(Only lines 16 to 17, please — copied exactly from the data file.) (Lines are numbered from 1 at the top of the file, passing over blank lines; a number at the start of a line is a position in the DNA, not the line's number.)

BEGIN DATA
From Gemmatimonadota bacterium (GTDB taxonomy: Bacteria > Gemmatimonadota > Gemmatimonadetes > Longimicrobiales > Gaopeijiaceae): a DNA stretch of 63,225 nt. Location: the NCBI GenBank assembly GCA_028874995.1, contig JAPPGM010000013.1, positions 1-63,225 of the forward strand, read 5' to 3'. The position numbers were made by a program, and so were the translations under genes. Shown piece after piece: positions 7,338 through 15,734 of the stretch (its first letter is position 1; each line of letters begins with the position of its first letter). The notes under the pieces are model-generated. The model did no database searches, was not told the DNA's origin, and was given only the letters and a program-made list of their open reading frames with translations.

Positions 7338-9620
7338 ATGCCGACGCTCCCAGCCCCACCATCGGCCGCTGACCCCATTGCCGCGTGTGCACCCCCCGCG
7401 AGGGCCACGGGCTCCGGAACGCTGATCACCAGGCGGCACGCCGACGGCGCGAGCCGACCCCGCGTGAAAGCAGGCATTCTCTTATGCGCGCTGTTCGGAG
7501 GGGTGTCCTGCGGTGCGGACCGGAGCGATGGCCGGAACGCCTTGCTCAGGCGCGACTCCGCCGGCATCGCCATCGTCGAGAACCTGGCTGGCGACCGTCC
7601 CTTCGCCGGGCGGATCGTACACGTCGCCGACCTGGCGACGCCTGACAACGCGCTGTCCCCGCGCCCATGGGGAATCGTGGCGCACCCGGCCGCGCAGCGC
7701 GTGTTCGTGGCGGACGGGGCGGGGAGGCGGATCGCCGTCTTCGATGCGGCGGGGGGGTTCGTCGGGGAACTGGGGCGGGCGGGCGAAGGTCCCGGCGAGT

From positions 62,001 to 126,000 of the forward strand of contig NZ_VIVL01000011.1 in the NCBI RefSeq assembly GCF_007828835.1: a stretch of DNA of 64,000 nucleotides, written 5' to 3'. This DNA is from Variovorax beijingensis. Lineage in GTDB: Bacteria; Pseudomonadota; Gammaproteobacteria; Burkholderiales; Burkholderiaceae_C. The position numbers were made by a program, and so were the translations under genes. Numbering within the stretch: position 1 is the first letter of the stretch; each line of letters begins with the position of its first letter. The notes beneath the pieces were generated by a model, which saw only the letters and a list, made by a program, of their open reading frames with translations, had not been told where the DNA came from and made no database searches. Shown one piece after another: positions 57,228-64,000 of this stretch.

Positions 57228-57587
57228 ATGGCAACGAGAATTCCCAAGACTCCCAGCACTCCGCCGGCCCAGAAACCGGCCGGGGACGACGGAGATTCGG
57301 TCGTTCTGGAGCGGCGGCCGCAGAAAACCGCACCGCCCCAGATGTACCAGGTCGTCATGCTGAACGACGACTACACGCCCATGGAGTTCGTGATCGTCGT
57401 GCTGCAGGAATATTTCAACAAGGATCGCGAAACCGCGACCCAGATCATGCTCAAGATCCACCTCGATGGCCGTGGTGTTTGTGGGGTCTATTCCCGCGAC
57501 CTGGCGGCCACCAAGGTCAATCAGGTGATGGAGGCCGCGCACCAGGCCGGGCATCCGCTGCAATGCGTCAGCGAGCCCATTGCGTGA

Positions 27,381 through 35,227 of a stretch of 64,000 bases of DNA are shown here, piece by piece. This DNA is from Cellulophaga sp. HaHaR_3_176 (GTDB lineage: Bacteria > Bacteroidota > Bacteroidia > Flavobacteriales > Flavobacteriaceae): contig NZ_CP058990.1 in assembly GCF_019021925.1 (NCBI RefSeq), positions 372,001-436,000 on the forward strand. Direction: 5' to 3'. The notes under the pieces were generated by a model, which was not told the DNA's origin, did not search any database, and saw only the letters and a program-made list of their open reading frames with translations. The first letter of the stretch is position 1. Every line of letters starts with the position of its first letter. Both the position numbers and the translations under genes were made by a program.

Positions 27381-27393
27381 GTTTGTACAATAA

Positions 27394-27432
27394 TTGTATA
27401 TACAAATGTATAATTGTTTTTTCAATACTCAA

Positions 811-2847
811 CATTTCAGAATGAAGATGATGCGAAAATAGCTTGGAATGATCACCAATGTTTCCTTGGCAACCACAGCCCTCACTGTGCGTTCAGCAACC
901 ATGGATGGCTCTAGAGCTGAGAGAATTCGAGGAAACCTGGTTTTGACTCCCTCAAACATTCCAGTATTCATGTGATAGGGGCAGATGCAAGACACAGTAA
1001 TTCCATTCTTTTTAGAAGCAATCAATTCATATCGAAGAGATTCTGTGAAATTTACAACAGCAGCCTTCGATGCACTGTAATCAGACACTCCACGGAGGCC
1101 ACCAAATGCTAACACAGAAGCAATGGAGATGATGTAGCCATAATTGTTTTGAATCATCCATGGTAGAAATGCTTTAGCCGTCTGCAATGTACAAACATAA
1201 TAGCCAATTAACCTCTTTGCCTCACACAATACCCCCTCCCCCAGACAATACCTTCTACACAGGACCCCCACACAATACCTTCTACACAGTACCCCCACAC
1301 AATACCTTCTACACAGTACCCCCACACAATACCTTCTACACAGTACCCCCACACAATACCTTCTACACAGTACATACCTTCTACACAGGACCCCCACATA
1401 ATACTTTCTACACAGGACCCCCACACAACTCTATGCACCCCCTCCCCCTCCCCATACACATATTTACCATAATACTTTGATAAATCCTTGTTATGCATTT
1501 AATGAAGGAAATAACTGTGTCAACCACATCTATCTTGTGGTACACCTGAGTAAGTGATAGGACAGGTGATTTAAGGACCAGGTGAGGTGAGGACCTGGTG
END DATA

27381 GTTTGTACAATAA

Positions 27394-27432